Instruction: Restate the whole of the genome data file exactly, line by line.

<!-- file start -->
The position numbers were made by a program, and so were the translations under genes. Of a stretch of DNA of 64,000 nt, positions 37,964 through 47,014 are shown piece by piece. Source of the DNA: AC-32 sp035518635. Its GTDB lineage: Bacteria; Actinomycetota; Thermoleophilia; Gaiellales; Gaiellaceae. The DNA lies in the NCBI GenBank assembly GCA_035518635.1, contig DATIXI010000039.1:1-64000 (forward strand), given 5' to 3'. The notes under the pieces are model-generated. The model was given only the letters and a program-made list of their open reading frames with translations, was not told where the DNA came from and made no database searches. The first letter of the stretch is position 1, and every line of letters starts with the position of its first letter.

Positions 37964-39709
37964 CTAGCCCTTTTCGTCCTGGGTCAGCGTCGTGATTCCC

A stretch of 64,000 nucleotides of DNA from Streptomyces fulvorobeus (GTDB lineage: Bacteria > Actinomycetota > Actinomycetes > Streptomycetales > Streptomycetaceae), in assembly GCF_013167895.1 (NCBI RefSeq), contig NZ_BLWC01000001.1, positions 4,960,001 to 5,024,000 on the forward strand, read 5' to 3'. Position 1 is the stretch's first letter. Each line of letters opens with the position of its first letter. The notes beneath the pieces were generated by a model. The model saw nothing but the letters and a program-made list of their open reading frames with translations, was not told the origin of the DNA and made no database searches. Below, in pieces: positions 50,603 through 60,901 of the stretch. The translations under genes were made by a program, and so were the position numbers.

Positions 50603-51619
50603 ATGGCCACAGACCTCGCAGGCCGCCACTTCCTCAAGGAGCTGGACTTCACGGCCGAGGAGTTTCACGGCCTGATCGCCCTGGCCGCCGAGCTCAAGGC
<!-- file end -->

The position numbers were made by a program, and so were the translations under genes. Of a stretch of DNA of 64,000 nt, positions 37,964 through 47,014 are shown piece by piece. Source of the DNA: AC-32 sp035518635. Its GTDB lineage: Bacteria; Actinomycetota; Thermoleophilia; Gaiellales; Gaiellaceae. The DNA lies in the NCBI GenBank assembly GCA_035518635.1, contig DATIXI010000039.1:1-64000 (forward strand), given 5' to 3'. The notes under the pieces are model-generated. The model was given only the letters and a program-made list of their open reading frames with translations, was not told where the DNA came from and made no database searches. The first letter of the stretch is position 1, and every line of letters starts with the position of its first letter.

Positions 37964-39709
37964 CTAGCCCTTTTCGTCCTGGGTCAGCGTCGTGATTCCC

A stretch of 64,000 nucleotides of DNA from Streptomyces fulvorobeus (GTDB lineage: Bacteria > Actinomycetota > Actinomycetes > Streptomycetales > Streptomycetaceae), in assembly GCF_013167895.1 (NCBI RefSeq), contig NZ_BLWC01000001.1, positions 4,960,001 to 5,024,000 on the forward strand, read 5' to 3'. Position 1 is the stretch's first letter. Each line of letters opens with the position of its first letter. The notes beneath the pieces were generated by a model. The model saw nothing but the letters and a program-made list of their open reading frames with translations, was not told the origin of the DNA and made no database searches. Below, in pieces: positions 50,603 through 60,901 of the stretch. The translations under genes were made by a program, and so were the position numbers.

Positions 50603-51619
50603 ATGGCCACAGACCTCGCAGGCCGCCACTTCCTCAAGGAGCTGGACTTCACGGCCGAGGAGTTTCACGGCCTGATCGCCCTGGCCGCCGAGCTCAAGGC